Thursday, March 26, 2020

The EV Revolution and the Coronavirus pandemic

Resultado de imagem para EVs and Coronavírus

Then, the Coronavirus quickly spreaded across the World, being recognized by a pandemic by the World Health Organization (WHO), on March, 11th.

Country after country, lockdown measures started to be enforced, with travel restrictions, school closures, among many others.

Besides the occasional panic buying (what's with the toilet paper rush?!?!), the most important changes to the daily life is that we stopped moving around, many of us started working from home, only to discover that things get done just the same, business trips were cancelled, most of them being replaced by Skype/Zoom/whatever video calls, commutes and public transportation have a third or less traffic, but on the other hand, many people are being laid off, or just simply fired, because their services are allegedly no longer needed.

The Coronavírus is a two act tragedy, on the first we have the health pandemic, but just like a tsunami follows an earthquake, the upcoming economic crisis will be the second act of this life-changing event, said to be most expressive since WW II.

So, how will the EV Revolution be affected by these dramatic events?

In stable times, changes happen progressively, while in disruptive times, like the ones we live, changes can be dramatic and unexpected.

There have been concerns that this could stall transport electrification, and while the recent record results should become the exception, what the recent China (the canary in the coal mine) results say, is that while EV sales could drop, the fall won't be as dramatic as in regular ICE units, and even within electrified vehicles, there should be differences, while HEVs and PHEVs will suffer more than BEVs, because many PHEVs are bought because of fiscal benefits, the fall won't be as sharp as with HEVs, that have their selling point (better fuel efficiency) affected by the recent drop in oil prices.

Making a purely hipothetical exercise, one can say that if ICE sales drop by 80%, HEVs will drop by 60%, PHEVs 40%, and BEVs 20%.

This change will only exacerbate the most recent trends, where the overall markets are down significantly, while plugins are up, in some cases with three-digit growth rates.

This will lead to dramatic share gains by plugins, and particularly BEVs, as we can see already in France this month, and dismal sales for OEMs that are behind the curve, when it comes to electrification.

These will have to scramble for a way out, be it a merger, a government intervention, or other source of fresh money, while the OEMs that have their EV plans more advanced, will be encouraged to cut on their ICE business, while keeping their EV segment like if their were the family jewels.

And EVs are indeed their family jewels, is previously Legacy OEMs usually sold every EV they could make, while at the same time, had to discount (in some cases, heavily discounting) their pure petrol of diesel units, now imagine in a scenario of falling demand, plugins will continue to have demand, even if they have to discount some veteran BEV models or PHEVs, but regular ICE models will be dead ducks in the showrooms.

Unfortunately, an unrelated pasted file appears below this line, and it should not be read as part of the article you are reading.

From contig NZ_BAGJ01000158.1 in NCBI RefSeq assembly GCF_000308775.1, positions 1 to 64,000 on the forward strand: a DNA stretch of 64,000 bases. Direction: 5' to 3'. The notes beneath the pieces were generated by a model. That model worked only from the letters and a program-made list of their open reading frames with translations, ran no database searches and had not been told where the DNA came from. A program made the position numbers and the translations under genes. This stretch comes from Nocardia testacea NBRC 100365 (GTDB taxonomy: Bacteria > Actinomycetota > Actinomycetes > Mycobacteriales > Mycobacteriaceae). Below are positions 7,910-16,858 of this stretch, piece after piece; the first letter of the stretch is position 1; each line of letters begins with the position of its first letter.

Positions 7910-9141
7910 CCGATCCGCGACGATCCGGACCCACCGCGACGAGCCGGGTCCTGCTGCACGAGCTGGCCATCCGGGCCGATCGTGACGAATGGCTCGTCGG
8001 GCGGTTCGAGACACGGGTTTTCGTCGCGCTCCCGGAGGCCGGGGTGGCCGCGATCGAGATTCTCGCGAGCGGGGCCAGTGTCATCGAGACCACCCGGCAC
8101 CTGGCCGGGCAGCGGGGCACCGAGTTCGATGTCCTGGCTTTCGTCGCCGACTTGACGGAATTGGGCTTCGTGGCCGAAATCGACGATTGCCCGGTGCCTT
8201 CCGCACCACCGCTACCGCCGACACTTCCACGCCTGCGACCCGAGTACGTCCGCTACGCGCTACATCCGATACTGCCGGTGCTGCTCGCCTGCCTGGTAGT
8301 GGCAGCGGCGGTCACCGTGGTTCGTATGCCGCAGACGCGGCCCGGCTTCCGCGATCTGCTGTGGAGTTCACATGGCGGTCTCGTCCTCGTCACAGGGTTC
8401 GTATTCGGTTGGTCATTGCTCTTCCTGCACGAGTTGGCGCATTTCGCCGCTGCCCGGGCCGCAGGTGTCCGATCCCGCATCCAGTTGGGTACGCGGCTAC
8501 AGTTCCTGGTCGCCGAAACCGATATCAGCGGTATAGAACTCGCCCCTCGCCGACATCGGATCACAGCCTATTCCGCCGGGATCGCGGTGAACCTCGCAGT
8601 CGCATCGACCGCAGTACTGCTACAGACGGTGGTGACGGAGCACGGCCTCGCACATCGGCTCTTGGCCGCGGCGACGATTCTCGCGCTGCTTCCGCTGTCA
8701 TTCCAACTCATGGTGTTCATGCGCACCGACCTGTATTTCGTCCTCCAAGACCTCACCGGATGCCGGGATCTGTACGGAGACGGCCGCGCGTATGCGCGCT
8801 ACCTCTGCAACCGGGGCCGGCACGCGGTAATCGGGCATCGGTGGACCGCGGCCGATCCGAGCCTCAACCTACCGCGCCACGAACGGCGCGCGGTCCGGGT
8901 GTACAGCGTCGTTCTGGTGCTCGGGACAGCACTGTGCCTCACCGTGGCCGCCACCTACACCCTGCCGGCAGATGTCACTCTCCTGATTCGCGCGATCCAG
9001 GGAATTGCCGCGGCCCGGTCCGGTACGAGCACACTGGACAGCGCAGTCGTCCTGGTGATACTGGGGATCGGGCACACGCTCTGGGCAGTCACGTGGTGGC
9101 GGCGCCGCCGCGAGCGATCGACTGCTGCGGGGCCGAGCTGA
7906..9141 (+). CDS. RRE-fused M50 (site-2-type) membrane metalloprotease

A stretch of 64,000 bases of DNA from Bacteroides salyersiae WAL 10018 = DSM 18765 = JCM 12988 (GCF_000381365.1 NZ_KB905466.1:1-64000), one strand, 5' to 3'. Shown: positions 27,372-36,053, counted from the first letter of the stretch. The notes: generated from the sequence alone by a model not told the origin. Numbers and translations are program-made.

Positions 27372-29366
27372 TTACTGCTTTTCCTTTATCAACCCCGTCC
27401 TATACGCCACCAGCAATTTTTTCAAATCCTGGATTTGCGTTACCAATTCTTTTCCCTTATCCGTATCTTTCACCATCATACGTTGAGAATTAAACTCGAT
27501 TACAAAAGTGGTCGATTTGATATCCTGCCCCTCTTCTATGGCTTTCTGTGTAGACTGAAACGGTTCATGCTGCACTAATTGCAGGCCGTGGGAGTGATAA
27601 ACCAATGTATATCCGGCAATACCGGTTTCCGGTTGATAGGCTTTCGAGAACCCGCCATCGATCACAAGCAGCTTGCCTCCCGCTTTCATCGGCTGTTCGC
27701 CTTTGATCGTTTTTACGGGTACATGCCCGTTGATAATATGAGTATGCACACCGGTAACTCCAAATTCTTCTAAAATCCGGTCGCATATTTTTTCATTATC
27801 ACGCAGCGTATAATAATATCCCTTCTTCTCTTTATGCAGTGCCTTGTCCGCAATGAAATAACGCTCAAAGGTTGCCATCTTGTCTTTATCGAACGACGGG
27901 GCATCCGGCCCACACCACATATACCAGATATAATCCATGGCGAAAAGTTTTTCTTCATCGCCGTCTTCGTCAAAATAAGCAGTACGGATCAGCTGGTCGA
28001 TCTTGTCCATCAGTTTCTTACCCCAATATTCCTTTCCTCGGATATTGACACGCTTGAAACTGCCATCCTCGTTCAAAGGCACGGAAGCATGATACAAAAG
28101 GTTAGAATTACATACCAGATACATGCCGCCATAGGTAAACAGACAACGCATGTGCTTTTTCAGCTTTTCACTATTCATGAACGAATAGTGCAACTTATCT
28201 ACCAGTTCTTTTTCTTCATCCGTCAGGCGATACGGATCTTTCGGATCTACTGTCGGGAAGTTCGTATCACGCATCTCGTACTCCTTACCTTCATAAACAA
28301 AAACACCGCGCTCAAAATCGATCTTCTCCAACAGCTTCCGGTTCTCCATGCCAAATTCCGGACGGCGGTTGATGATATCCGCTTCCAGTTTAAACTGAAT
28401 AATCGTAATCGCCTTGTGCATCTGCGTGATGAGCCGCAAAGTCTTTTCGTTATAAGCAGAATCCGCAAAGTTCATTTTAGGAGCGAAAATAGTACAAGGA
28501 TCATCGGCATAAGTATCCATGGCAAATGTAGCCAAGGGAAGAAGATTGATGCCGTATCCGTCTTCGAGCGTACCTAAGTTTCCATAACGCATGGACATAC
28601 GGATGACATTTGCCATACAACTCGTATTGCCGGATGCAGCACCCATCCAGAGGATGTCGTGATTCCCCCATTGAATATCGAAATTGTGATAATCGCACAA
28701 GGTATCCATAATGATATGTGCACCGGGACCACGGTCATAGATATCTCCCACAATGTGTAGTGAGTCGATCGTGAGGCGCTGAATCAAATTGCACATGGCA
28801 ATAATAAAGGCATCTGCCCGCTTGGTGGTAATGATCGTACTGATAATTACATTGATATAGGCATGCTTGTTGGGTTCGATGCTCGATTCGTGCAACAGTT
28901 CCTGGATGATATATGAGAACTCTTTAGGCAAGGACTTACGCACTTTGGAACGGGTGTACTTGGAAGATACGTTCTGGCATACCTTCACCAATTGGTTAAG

So in a context of falling sales where would you cut costs?

And that is already visible on the EU CO2 average issue, while some OEMs are already pledging for a postponement of the fines, because they know they won't be able to:

a) Comply with the targeted averages;

b) Pay the respective fines.

Other OEM CEO’s (like the Volkswagen Group) are surely receiving by now reports with what i have said before, that is why, all of the sudden, they are not concerned with the EU CO2 averages (another reason can be that they have more things to be worried about, like not going bankrupt this year...but i digress), because their share of plugin sales in the overall sales is ballooning in March, and should continue like that in the coming months, so it won’t be much a stretch for many of them to reach the proposed targets.

So aside from some consolidation buyouts, or local government interventions, i wouldn't expect a massive delay in transport electrification.

Chinese OEMs can even profit from the current disruption, while others are shutting down their factories across the World, they are starting to re-open theirs in China, so they will have a few months of advance regarding the competition when it comes to operate in "the new normal", benefitting also by the fact that the supplier network is mostly local and not dependent from global supply chains, and the highly competitive environment that the Chinese EV market has, of which the large number of EV startups is just a sign.

So, looking purely at market forces, the EV Revolution might suffer a hiccup in the next few months, but after that, the growth will be back in a big way, with market share gains being even more impressive than volume ones.

This doesn't mean the EV Revolution is unstoppable, the dark clouds that could delay it come not from the automotive market forces, but from what this crisis can do to global politics.

Because disruption will happen in most, if not all, aspects of life, politics are also being changed forever, current governments are being tested by the Coronavírus pandemic and many will be defeated in coming elections, for poor their planning, execution, handling of the crisis, etc.

And what will replace them? 

Once again, in stable times, changes happen progressively, while in disruptive times, like the ones we live, changes can be dramatic and unexpected.

What were the political trends in the last years of the BC (Before Corona) era? On one hand, you had populist forces that weren't as (or at all) EV-friendly as mainstream politicians, while on the other, there were eco-movements winning popularity, particularly on the younger segment of the population (a big part of them aren't even elligible to vote), demanding for significant (and fast) changes to face the Climate Emergency, one of them being massive EV-adoption, particularly of public transportation.

These trends will be magnified by the current disruption, with mainstream politicians likely losing significant ground, and if the populist forces win, the EV Revolution will face headwinds that will likely delay for years transport electrification.

On the other hand, if the eco-movements win, the EV Revolution will happen in lightening speed, anticipating in several years the full electrification of transport, through demanding ICE bans.

Who will win with the current disruption? It is up to the people to decide, therefore it is up to us to decide who we want to represent us in the political arena and decide the pace of the EV Revolution.


  1. > This will lead to dramatic share gains by plugins, and particularly BEVs